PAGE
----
University of Wisconsin–Madison

Miracle of the Moringa

They call it ‘The Miracle Tree.’

The Moringa Tree has been known to thrive in some of the harshest conditions on Earth. Yet, its small, bright green leaves produce nutritional benefits that have reversed the health of entire communities in South America, Asia and Africa.

Just one tablespoon of powder from ground Moringa leaves provides all the nutrients a person needs for a day. And the tree’s seeds can purify water.

But UW-Madison student Aubrey Winkie had no idea about any of this when she was asked to research the tree for a reforestation project by Araceli Alonso, an associate faculty member in the Department of Gender and Women’s Studies.

Aubrey was spending her junior year Kenya and was an intern with Dr. Alonso’s highly-regarded Health by Motorbike program.

“I started doing research and realized how amazing the Moringa tree was,” said Aubrey, who graduated in December with a degree in Gender and Women’s Studies and certificates in Global Health and African Studies. “It has incredible nutritional qualities. It has protein and iron and vitamin A and vitamin C and all the essential amino acids.”

So in April 2013, Aubrey and women in the Kwale District, located in far southern Kenya, planted around 200 Moringa trees. But that was only the first step. Trees alone could not provide life-changing nutrition. Only education could help the community unlock the full miracle of the Moringa.

 

“I came back to campus and I knew I wanted to do more with it,” Aubrey said. “I wanted it to be in the whole village.”

With the project growing, Dr. Alonso connected Aubrey in fall 2013 with two other UW-Madison students – senior Ali Miller and junior Sofia Halgren. Together, the three submitted an application for a Wisconsin Idea Fellowship through the Morgridge Center for Public Service.

“The project focused on community outreach and awareness on the tree because in order for it to be successful, we wanted to make sure people were accepting of it and willing to add it into their food,” Aubrey said.

Their application was one of nine Wisconsin Idea Fellowship proposals offered funding for the year and the project launched in summer 2014, with Ali and Sofia traveling to Kenya.

On the ground, the pair worked with existing partnerships to put on large community demonstrations, produce skits and host community meals featuring the Moringa powder.

Dr. Alonso had built strong networks with local leaders through the Health by Motorbike program. These leaders became key health promoters.

“When we went, we discussed the nutritional benefits of it with the health promoters,” said Sofia, a junior studying Gender and Women’s Studies and Global Health. “And then Aubrey had written up some plays to perform. So when we were there, we distributed them and talked with a lot of the health promoters about how great this tree was.”

Residents even had “Ask me about my Moringa Tree” t-shirts made.

 

Wisconsin Idea Fellowships, Sofia Halgren and Ali Miller
Ali Miller and Sofia Halgren pose with a Moringa tree in the Kwale district of Kenya.

The project really was a community effort, led in strong part by the local women.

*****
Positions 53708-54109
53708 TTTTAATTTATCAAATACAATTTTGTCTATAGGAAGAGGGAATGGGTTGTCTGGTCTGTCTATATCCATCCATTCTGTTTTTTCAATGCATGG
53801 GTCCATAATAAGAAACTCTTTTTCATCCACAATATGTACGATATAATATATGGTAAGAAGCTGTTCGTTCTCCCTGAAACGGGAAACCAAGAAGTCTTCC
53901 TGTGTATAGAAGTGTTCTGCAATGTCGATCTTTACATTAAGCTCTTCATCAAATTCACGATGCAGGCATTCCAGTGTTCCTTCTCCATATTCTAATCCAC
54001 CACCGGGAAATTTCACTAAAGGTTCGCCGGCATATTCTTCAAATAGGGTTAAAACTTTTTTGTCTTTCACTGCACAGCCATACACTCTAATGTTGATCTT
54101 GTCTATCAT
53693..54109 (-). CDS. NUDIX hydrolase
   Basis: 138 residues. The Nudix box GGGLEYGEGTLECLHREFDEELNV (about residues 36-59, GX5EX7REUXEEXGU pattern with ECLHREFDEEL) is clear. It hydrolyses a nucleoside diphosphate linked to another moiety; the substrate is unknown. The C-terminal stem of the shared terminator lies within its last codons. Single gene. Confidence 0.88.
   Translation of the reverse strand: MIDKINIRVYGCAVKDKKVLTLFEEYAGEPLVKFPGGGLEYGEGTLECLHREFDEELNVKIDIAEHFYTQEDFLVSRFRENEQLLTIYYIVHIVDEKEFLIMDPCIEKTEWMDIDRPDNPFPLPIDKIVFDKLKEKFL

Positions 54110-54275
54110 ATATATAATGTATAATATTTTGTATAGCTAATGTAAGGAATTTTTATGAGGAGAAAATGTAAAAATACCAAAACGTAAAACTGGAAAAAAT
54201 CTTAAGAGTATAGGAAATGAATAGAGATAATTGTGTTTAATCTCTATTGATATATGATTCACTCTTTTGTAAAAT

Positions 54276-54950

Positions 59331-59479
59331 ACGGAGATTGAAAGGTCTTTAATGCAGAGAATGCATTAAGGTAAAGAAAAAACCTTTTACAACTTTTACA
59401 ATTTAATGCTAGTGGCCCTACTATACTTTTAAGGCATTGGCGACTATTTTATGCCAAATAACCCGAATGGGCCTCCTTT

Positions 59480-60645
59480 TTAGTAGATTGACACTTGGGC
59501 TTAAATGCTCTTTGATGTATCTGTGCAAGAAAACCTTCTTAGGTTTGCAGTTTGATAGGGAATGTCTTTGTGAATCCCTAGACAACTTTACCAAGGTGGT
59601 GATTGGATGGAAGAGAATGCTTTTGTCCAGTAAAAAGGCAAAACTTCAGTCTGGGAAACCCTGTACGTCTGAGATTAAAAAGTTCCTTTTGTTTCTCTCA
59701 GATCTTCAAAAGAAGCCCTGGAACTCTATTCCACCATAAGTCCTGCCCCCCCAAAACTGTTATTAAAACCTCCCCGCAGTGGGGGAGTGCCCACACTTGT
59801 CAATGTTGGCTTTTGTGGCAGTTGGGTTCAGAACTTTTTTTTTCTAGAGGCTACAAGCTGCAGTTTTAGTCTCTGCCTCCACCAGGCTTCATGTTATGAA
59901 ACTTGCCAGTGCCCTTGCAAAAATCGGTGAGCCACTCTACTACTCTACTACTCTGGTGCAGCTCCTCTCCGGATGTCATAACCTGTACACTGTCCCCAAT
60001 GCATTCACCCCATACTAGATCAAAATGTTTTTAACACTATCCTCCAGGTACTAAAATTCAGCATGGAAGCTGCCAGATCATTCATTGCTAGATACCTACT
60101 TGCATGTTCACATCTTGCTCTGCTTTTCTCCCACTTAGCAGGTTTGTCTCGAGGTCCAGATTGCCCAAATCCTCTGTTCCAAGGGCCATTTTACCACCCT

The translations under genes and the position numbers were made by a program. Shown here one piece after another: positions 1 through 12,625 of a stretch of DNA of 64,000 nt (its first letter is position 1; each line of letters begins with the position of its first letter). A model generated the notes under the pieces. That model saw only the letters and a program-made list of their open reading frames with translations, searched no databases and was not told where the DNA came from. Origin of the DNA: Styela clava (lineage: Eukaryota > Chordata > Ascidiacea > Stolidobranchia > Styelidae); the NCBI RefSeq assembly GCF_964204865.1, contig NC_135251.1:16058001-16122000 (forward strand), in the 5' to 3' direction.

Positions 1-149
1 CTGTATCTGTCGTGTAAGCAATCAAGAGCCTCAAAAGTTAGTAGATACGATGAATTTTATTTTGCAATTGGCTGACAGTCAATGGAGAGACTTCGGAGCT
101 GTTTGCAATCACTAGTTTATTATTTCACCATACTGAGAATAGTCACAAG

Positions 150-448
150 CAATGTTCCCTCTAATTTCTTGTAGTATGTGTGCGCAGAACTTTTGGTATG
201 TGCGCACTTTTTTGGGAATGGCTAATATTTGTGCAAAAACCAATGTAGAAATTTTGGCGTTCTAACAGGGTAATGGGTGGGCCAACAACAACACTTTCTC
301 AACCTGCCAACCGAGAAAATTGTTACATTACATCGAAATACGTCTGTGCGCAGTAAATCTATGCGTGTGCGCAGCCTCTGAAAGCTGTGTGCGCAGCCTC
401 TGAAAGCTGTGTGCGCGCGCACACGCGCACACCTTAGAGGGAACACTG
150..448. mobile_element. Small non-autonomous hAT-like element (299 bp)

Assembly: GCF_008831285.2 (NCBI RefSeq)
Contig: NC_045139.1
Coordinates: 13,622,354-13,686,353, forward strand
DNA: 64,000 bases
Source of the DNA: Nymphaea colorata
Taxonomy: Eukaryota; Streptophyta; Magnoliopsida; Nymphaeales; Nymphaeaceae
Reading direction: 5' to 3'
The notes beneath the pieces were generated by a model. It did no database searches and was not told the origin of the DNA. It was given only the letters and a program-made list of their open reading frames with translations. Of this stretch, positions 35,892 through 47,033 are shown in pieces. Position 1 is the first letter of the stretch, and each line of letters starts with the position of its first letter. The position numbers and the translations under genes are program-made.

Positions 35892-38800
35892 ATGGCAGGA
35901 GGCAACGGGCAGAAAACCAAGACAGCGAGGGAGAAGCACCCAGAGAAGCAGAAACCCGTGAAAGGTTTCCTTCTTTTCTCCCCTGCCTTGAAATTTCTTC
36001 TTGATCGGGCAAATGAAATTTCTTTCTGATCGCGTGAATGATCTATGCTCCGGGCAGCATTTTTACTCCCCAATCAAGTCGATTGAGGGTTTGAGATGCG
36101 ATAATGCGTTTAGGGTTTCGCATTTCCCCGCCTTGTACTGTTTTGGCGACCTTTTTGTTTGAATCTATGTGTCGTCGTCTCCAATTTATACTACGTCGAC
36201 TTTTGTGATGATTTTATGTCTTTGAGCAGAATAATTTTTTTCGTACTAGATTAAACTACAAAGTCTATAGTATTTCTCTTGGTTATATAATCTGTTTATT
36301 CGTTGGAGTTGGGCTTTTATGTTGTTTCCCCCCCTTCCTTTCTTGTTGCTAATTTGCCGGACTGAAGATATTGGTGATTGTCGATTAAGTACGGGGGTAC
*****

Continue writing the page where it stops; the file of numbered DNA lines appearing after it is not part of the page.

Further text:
“A big focus on the project was that the women took ownership of it and they made a lot of the decisions,” Aubrey said. “And it was community oriented.”

Money from the Wisconsin Idea Fellowship grant bought a milling machine for the area villages to use collectively. Community members voted to share the machine amongst seven villages – creating the ‘Moringa Mill Cooperative” for grinding Moringa leaves as well as corn. And selling extra powder was a new economic opportunity.

“With all the profit that they can make, they can support their families and send their kids to school. And their kids will be a lot healthier,” said Ali, who graduated in December with a degree in Neurobiology as well as a Global Health certificate. “It was really energizing just hearing how far they knew they could take it.”

“The most important thing is that the women in the villages own the project now,” Dr. Alonso said. “Asserting ownership is a first step towards sustainable development.”

Local women also say their role in the Moringa tree’s success has changed traditional opinions on gender in the community.

“Before, men did not let their woman go out,” one woman in the community said in an interview. “Only sitting there and waiting for the men. But now the women have changed their men to know that they have duties to do and we are free now.”

 

Data is difficult to collect in the Kwalia district, but finding praise for the Moringa’s health benefits is not.

“I used to wake up in the morning feeling as if I had worked a lot,” said one community member in an interview. “But when I started using the Moringa, when I wake up in the morning, I don’t feel what I was feeling. So me, I say the Moringa has done a lot in my body and my family too.”

Aubrey estimates over 1,000 Moringa trees now grow in the Kwale District, with community members enthusiastic to plant even more.

And that sustainable enthusiasm and support is what excites Sofia, Ali and Aubrey.

“We learned about community projects and how the community needs to take ownership,” Aubrey said of her courses at UW-Madison. “And I really wanted to make a Wisconsin Idea Fellowship proposal that put the ownership within the community and have them grow with it.”

“You have to ask them what they want, and that’s how you’re successful,” added Ali.

And for the Moringa Tree project, success can be measured in unlimited ways: A more empowered community. A more economically sustainable community. A healthier community.

“It’s like a magical tree,” Ali said.

Sofia nodded.

“A miracle tree.”